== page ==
LeBron James is the MVP ... right?

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LeBron James is the MVP ... right?

From Comcast SportsNet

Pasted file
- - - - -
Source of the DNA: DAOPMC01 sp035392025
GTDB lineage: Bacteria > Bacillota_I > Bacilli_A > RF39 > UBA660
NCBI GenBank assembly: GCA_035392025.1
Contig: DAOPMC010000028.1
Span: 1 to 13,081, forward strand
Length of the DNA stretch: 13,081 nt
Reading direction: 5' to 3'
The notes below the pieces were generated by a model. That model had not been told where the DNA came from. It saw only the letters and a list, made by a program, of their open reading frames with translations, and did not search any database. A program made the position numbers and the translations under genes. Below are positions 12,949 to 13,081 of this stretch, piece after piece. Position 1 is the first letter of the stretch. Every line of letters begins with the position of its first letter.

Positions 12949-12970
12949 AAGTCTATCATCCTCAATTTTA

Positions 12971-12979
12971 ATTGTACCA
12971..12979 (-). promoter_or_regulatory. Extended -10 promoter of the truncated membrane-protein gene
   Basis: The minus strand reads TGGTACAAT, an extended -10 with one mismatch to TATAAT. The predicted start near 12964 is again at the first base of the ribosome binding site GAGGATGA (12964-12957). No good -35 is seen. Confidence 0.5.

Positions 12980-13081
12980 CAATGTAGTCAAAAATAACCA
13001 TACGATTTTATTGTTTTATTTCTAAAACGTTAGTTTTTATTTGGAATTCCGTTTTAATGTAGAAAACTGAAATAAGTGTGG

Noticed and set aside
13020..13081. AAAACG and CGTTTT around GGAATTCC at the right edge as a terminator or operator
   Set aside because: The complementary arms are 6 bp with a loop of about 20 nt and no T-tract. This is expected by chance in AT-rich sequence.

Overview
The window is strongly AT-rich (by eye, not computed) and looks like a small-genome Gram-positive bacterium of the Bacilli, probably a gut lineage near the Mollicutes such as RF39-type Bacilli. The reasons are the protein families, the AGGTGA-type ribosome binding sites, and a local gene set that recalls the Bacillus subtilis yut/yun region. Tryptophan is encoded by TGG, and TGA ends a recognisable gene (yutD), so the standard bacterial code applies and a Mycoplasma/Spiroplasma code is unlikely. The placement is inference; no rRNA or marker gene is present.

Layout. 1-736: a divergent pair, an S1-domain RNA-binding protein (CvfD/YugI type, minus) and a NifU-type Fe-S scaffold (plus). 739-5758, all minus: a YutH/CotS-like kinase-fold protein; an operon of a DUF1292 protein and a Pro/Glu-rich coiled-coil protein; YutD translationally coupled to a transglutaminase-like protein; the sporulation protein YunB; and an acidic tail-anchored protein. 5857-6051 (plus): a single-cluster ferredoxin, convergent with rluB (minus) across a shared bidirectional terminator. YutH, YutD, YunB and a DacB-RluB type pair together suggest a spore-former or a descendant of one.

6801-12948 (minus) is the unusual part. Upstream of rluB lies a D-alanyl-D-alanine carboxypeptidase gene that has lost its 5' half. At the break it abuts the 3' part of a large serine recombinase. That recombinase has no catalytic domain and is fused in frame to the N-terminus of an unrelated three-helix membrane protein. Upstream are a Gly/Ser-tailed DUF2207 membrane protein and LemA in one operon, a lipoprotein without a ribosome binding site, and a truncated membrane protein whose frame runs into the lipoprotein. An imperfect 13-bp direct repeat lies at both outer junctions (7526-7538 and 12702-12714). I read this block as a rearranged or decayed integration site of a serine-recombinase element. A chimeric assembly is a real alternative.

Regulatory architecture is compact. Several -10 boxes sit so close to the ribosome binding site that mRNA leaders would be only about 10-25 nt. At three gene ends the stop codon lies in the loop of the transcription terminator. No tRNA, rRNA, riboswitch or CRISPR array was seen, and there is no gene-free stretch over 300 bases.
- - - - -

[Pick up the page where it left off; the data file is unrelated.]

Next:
MIAMI (AP) -- Whenever LeBron James gets asked about the NBA MVP award, he seems to answer carefully, as if to avoid any suggestion that he's campaigning for his third trophy. In fairness, James doesn't have to do much lobbying. Everyone else in the Miami Heat locker room takes care of that. And they say the James-for-MVP movement should be going strong. Not only did the Heat win a marquee game on Wednesday night -- they beat the Oklahoma City Thunder 98-93 -- but James won a head-to-head matchup against the player who is generally considered to be his top competition in the MVP race. He finished with 34 points, 10 assists and seven rebounds, while Kevin Durant had his 30-point night also marked by a career-worst nine turnovers. "Every night I go out on the court, I try to play like the MVP for our team," James told the reporters surrounding his locker after the game. "I've always said that. ... It doesn't matter to me. For us, we got better tonight as a team. And I was the MVP for our team and just trying to lead those guys, lead us to a victory. That's what it's all about." James might have been considered a lock for the MVP award a month ago, when he and the Heat were both rolling along. But just about everything after the All-Star break has been a grind for Miami, which gets Thursday off -- James said he would be looking for the city's best massage -- and plays host to Memphis on Friday. Scoring is down by nearly nine points a game. The Heat aren't shooting as well, teams are shooting a better percentage against them, and that's all happened while James has dealt with injury woes like a dislocated left ring finger, an achy elbow and the aftereffects of banging his head on the court in a hard fall against Phoenix last month. On Wednesday, James twisted his ankle falling over a videographer, winced and grabbed his back after some inadvertent contact with a referee, took what he thought was excessive contact twice while attempting dunks -- getting pulled down by Russell Westbrook from behind on one of those, a play James later described as "scary" and "dangerous" -- and gritted his teeth after his finger started bothering him again down the stretch. And even shooting 37 percent, Miami still won. "I think he's the best two-way player in this league," Heat coach Erik Spoelstra said. "He does it in a night-in, night-out basis and he does it in a way where most teams would not ask a player to shoulder that type of responsibility. But the fact remains: He must play at an MVP level at both ends of the court for us. We've talked about him playing like a defensive player of the year, to defend all five positions, while at the same time playing four positions offensively." James' two biggest plays against the Thunder may be ones that don't show up in the box score. Oklahoma City had two possessions in the final 4 minutes where it had shots for a one-point lead. James snuffed out both. He ran Westbrook down and blocked a layup with 3:49 left -- ironically, it was at the same spot on the court where Westbrook grabbed him around the left shoulder and right side of his waist and sent him sprawling to the floor two quarters earlier -- to preserve a 92-91 Heat edge. Then with 1:30 remaining, the score then 94-93, Durant backed James down on the low post and tried a turnaround. James contested it well, so well that not only did Durant miss, but his shot bounced off the top of the backboard. Oklahoma City didn't score again, and James and the Heat were soon enjoying their payback win. On March 25, James was held to 17 and the Heat lost at Oklahoma City 103-87. "A great player," Thunder coach Scott Brooks said of James after Wednesday's game. "You're not going to hold down a great player often. He missed some shots the first time we played them and we made him take some tough ones. He was feeling good. His jump shot was falling and he was getting some buckets in transition." It's not a stretch to say that James wants his third MVP in four seasons, and in what probably is no surprise either, Durant acknowledged before the game that he would like to win the award. Durant thinks it's too early to have the conversation -- and when it is time, he indicated he'd be like James, saying he'd rather not tout his own merits. "I can't worry about that," Durant said when asked about his own MVP candidacy. "If you worry about that type of stuff, that's when you take your focus off the game, start doing stuff that you don't want to do on the floor. I can't worry about that. It's not in my control. All I can control is how hard I work, how hard I play, and whatever else falls in line after that, we'll see." The Heat say they saw plenty on Wednesday. "Two MVP candidates, you have to want that matchup," Heat forward Udonis Haslem said. "LeBron accepted the challenge and that's what we expect him to do as our leader and our MVP candidate. You have to step up to the plate and that's what he did."